Funding for SR 30 is reliant on an extension of a regional transportation sales tax that currently ends in 2025. In March 2022, the Arizona Senate passed a bill to put that sales tax extension up for voting in spring 2023, however Governor Doug Ducey vetoed that bill in July 2022. Because of this, the tax extension will have to be placed on a future ballot. If the tax extension is approved, funding would be provided for all three segments. If the tax extension is not approved, that could put the construction of SR 30 in jeopardy.[8][9]

ADOT is currently in the process of acquiring right-of-way for the central segment. In their five-year plan released in March 2022, ADOT has budgeted funds for this purchase.[10]

Construction of the central segment will not be until at least 2026. There is no timeline for the western and eastern segments yet.[11]

When SR 30 is first constructed, there will be three lanes in each direction. The ultimate configuration allows for four lanes and one high-occupancy vehicle lane (HOV) in each direction.[11]

Exit list

Exit numbers have not yet been assigned. This exit list is based on preliminary studies and may not be the final design plan.[1][2] Mileposts are determined from the western terminus of the SR 30 project. The entire route is in Maricopa County.

Buckeye0.000.00 SR 85Planned interchange and western terminus[1]
2.103.38Miller RoadPlanned interchange[1]
4.206.76Watson RoadPlanned interchange[1]
6.5010.46Baseline RoadPlanned interchange[1]
7.6012.23Perryville RoadPlanned interchange[1]
Loop 303 north (Bob Stump Memorial Parkway)
Planned interchange[2]
11.1017.86Cotton LanePlanned interchange with westbound exit and eastbound entrance[2]
12.1019.47Sarival AvenuePlanned interchange with westbound exit and eastbound entrance[2]
13.1021.08Estrella ParkwayPlanned interchange[2]
14.1022.69Bullard AvenuePlanned interchange[2]
Avondale16.2026.07Dysart Road / El Mirage RoadPlanned interchange[2]
17.3027.84Avondale BoulevardPlanned interchange[2]
18.3029.45107th AvenuePlanned interchange[2]
Phoenix20.4032.8391st AvenuePlanned interchange[2]
21.4534.5283rd AvenuePlanned interchange[2]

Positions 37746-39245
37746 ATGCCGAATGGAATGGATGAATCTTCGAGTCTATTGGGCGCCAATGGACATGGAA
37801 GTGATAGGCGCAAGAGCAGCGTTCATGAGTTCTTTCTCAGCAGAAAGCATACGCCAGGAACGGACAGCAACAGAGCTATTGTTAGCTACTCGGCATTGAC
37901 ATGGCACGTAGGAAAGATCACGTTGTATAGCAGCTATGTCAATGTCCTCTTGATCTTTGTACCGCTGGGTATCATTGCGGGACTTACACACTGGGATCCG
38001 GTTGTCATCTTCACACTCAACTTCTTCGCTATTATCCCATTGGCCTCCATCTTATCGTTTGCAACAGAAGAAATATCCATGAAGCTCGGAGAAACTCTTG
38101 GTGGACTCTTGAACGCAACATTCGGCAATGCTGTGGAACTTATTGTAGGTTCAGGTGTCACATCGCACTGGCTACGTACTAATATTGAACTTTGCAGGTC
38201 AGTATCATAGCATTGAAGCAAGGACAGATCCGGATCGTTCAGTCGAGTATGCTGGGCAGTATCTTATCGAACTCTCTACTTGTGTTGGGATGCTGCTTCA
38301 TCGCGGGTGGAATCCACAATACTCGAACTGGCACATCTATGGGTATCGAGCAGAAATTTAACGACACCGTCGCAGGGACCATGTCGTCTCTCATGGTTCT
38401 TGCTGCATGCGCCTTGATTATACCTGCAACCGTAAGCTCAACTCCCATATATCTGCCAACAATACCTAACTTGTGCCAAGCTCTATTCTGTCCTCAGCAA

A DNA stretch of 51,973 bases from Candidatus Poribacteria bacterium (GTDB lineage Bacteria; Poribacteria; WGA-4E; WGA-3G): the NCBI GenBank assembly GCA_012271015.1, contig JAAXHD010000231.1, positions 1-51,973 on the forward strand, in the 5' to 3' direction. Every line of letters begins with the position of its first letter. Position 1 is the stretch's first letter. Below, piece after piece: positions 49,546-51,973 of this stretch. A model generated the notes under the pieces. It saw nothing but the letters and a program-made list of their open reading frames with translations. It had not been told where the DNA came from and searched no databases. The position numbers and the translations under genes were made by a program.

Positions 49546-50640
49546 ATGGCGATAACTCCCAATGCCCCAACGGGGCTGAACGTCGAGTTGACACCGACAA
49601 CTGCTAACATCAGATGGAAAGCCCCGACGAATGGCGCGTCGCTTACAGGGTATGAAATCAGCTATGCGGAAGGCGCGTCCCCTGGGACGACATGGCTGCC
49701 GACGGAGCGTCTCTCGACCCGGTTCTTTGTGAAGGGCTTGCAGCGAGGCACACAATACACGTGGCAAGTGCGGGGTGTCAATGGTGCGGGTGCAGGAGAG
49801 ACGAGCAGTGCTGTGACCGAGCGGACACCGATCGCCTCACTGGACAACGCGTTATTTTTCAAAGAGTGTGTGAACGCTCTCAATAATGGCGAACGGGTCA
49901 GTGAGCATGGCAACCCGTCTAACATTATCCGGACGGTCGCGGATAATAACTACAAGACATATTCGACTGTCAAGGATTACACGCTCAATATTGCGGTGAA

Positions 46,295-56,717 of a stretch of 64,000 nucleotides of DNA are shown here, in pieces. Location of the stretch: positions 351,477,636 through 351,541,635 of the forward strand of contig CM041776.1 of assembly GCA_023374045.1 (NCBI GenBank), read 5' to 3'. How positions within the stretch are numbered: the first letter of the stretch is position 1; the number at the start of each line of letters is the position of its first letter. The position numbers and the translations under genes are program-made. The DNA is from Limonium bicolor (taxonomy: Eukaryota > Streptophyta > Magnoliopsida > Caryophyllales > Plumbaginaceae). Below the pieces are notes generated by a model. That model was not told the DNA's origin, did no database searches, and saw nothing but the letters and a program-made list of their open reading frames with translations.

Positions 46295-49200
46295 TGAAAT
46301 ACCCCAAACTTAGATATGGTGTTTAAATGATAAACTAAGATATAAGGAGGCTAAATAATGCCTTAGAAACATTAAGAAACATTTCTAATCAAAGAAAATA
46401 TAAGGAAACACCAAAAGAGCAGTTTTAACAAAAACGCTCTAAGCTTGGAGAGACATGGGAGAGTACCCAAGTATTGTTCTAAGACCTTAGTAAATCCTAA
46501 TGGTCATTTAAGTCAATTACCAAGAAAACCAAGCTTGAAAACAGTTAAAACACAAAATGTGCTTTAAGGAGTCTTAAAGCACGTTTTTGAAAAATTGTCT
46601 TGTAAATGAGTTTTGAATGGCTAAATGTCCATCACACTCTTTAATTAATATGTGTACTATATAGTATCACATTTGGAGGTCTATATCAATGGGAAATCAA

23.3537.5867th AvenuePlanned interchange with eastbound exit and westbound entrance[2]
23.8038.30 Loop 202 (Ed Pastor Freeway)Planned interchange[2]
25.1040.3951st AvenuePlanned interchange[1]
27.2043.7735th AvenuePlanned interchange[1]
28.3045.54Lower Buckeye RoadPlanned interchange[1]
29.0046.67 I-17 (Black Canyon Freeway) – Flagstaff, TucsonPlanned interchange and eastern terminus[1]
1.000 mi = 1.609 km; 1.000 km = 0.621 mi
  •       Unopened

See also


  1. ^ a b c d e f g h i j k l m n "MAJOR REGIONAL TRANSPORTATION PLAN AMENDMENT Arizona State Route 30" (PDF). Maricopa Association of Governments. May 10, 2017. Retrieved April 21, 2022.
  2. ^ a b c d e f g h i j k l m n o "State Route 30: Loop 303 to Loop 202 Study". Arizona Department of Transportation. April 28, 2020. Retrieved April 21, 2022.
  3. ^ "Recommended Major Street and Highway Plan". Retrieved 29 April 2023.
  4. ^ "About MAG: Proposition 300 and 400". Maricopa Association of Governments. Retrieved February 26, 2022.
  5. ^ a b "State Route 30 (SR 30) Study – SR 303L to SR 202L Public Hearing" (PDF). Arizona Department of Transportation. May 11, 2019. Retrieved February 26, 2022.
  6. ^ "ADOT taking closer look at toll road options in Phoenix area". KPNX. October 4, 2016. Retrieved February 26, 2022.
  7. ^ "New proposed Valley freeway, State Route 30, named 'Tres Rios'". ABC 15 Phoenix. October 26, 2017. Retrieved April 21, 2022.
  8. ^ Christie, Bob (March 17, 2022). "Senate OKs sending transportation tax to Maricopa County voters". FOX 10 Phoenix. Retrieved November 30, 2022.
  9. ^ Estes, Christina (October 14, 2022). "Why business, political leaders want Arizona governor to reconsider transportation tax". KJZZ. Retrieved November 30, 2022.
  10. ^ "2023-2027 Five-Year Transportation Facilities Construction Program" (PDF). Arizona Department of Transportation. March 18, 2022. p. 184. Retrieved April 21, 2022.
  11. ^ a b "State Route (SR) 30: SR 303L to SR 202L Location/Design Concept Report" (PDF). Arizona Department of Transportation. April 2020. pp. 6, 80. Retrieved November 30, 2022.

External links